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Scholasticism, Fair Value and Ursury, According to Odd Langholm

Författare Sten Jönsson
Thomas Polesie
Publiceringsår 2017
Publicerad vid Företagsekonomiska institutionen
Gothenburg Research Institute (GRI)
Språk en
Länkar hdl.handle.net/2077/54213
Ämnesord Fair value, scholasticism, usury, free will, Langholm
Ämneskategorier Företagsekonomi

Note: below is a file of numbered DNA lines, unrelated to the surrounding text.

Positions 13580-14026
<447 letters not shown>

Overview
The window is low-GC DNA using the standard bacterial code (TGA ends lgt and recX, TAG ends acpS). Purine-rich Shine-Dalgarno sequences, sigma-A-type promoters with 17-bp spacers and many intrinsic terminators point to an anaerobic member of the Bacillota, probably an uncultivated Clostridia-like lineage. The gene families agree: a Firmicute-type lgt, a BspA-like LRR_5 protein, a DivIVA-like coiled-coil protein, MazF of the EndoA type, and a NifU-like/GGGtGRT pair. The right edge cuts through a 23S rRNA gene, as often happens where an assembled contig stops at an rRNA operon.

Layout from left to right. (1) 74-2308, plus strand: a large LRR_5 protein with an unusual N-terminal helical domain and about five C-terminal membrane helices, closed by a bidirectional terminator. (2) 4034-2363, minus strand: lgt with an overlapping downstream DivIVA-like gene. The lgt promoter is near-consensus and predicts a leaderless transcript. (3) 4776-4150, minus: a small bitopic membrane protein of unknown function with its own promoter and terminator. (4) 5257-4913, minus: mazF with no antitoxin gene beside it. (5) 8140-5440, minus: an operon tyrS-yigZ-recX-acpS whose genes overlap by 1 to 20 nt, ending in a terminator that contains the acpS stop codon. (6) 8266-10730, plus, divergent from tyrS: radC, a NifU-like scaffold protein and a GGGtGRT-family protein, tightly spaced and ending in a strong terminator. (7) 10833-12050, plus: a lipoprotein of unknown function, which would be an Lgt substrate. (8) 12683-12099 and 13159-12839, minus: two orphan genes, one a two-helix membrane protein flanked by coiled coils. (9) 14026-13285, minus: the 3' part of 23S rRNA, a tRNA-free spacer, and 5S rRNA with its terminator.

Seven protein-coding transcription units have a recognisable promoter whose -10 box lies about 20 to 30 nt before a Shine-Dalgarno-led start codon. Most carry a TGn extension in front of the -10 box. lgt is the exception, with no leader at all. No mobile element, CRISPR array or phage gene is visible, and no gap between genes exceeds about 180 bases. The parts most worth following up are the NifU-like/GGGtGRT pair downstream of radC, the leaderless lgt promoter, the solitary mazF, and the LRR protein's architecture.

Odd Langholm, a prominent Scandinavian scholar of early economic thought, provides us with cues on how to re-consider the fundamental assumptions that go into economic valuation and modelling. “Fair value” was not controversial among the scholastics. A thing is obviously worth what it can be sold for! Problems arise when the parties to a contract disagree – when the market is too thin to produce a fair price. Use a model, and/or give an account of how you calculated, is today’s solution. The scholastics, not yet accustomed to econometric models, assumed that contracts are entered into by competent individuals with free will, and given that money, the counting medium, has no intrinsic value (it is worth what is stamped on the coin), it follows that a contract including interest is not valid. The free will of either party must have been infringed upon. Be it by fraud, force, or ignorance. Odd Langholm informs us about how the idea of the depersonalized market as a system that produces prices, “fair values”, emerged. The problem is not so much how scholastics contributed to current ideas on valuation but what was lost on the way.

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